Ventnor artist Harry Hasson

Article Originally found in The Press of Atlantic City

Posted: Wednesday, August 26, 2015 1:30 pm

ventorartistThe most striking pieces seem like a mashup of the minds of Picasso, Tim Burton and John Waters.

Some are works in wood, or stone or bronze. And some are in the unusual media of kitchen utensils and old neckties.

They are among 200 works by Ventnor resident Harry Hasson, who has been creating – and holding onto – artwork for more than 20 years.

But now Hasson is letting go. He is going to be moving to a smaller home, and much of his artwork is for sale.

During his career, Hasson was able to use some of his creativity as the man behind the Harry Hasson Florist shops. But in his free time, he let his imagination soar when he worked on his sculptures. For many years, he would spend at least five hours a day sculpting and carving.

Hasson cannot take all of his artwork with him when he moves, so he has scheduled an art and antiques sale from Thursday through Saturday at 1 North Oxford Ave.

“I know what I like in art, but I did it for my own self, not to sell it,” said Hasson, 79, who started carving on evenings and rainy days when he was a lifeguard on the Margate beach. “When you are creative, you get nice feelings.”

Most of pieces are made out of wood, clay or stone. Some of the stone carvings look like wood from a distance. Hasson carves and sands wood to bring out colors buried deep within. Some of his stone pieces are from rocks he found in Italy or Greece. Some pieces are in the shape of animals or have faces on them. Others are just abstract. When Hasson obtained more exotic materials – railroad ties from Guatemala, engine parts from Cape Canaveral and brass propellers from a boat – they inspired some of his greater flights of fancy.

Hasson will have items for sale ranging from an affordable $100 to $6,000. Some works are garden pieces, and other are meant for indoors. Among the more expensive items because of their size are six sculptures made up of kitchen utensils.

The 6-foot-tall kitchen gadget sculptures – Chef Gadgeteer, a waiter named Martini and a barmaid named Saucey – are joined by a pig, gazebo and an umbrella and table set, which were made out of a 3,000-piece collection of forks, knives, spoons, coffee cans, corks, small toasters, ironing boards and other kitchen items. Hasson’s sister and her husband collected antique kitchen utensils used from the 1900s through 1950s.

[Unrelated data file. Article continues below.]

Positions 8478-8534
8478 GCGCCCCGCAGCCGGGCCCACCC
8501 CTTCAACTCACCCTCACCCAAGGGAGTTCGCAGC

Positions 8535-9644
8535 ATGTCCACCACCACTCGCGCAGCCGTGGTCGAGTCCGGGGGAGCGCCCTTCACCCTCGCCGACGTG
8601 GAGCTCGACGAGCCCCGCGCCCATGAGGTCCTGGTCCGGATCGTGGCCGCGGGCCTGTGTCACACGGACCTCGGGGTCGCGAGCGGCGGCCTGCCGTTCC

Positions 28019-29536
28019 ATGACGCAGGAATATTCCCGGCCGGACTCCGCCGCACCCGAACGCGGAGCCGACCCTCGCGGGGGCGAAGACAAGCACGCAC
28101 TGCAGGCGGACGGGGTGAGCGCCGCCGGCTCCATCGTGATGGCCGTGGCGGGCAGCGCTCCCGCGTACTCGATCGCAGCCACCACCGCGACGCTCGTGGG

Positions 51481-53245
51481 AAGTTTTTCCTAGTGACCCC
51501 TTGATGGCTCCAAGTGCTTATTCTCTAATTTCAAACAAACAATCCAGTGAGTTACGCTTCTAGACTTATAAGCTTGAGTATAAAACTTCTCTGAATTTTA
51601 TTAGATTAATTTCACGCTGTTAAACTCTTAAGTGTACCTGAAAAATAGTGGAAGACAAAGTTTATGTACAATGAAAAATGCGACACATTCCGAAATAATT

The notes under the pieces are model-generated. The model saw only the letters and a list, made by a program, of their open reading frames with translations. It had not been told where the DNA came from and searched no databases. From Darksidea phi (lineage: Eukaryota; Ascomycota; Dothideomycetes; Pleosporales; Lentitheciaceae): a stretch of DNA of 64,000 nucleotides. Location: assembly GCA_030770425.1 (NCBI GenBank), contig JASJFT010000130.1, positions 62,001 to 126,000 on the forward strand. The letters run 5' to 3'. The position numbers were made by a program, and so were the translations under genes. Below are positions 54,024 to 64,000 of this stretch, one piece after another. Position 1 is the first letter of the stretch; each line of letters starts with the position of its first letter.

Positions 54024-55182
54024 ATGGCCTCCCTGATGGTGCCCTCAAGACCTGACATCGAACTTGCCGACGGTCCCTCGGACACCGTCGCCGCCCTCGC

“I came out when her husband died, and she said she didn’t want to sell the utensils. She wanted me to make something out of them,” said Hasson, who minored in art when he attended Rutgers University. “It was hard to come up with something.”

For a turn-of-the-century millennium party in Florida, Hasson created a clay work of a dinosaur swooping down from outer space. He sent it to a foundry where a mold was created and it was cast in bronze.

Hasson created a lamp body out of titanium from Cape Canaveral that he obtained from a rare-metals junkyard in Florida. He attached wood carvings of small birds to the globe light at the top of the lamp.

King Tie, a 6-foot-tall mummy made out of 150 silk ties and framed by a sarcophagus, also will be visible on the first floor.

Even though Hasson’s art will dominate the sale, there will be some antiques. Hasson owns a Hires root beer truck from 1919 and a 1930 Ford Model A Phaeton.

Not only has Hasson never sold his artworks before, but the pieces have rarely been seen by the public. Hasson’s sculptures were on display earlier this year at Noyes Arts Garage of Stockton University in Atlantic City and in 2011 during a Ventnor garden tour. Some pieces were displayed in 2006 at the Culinary Archives & Museum at Johnson & Wales University in Providence, R.I.

While Hasson has lived with some of these pieces for decades, he is now prepared to see his sculptures find new homes.

“I’m pretty damn old. I’ve got too many pieces. If someone appreciates them, I appreciate that,” said Hasson, who added he will hold on to a few pieces that mean the most to him.

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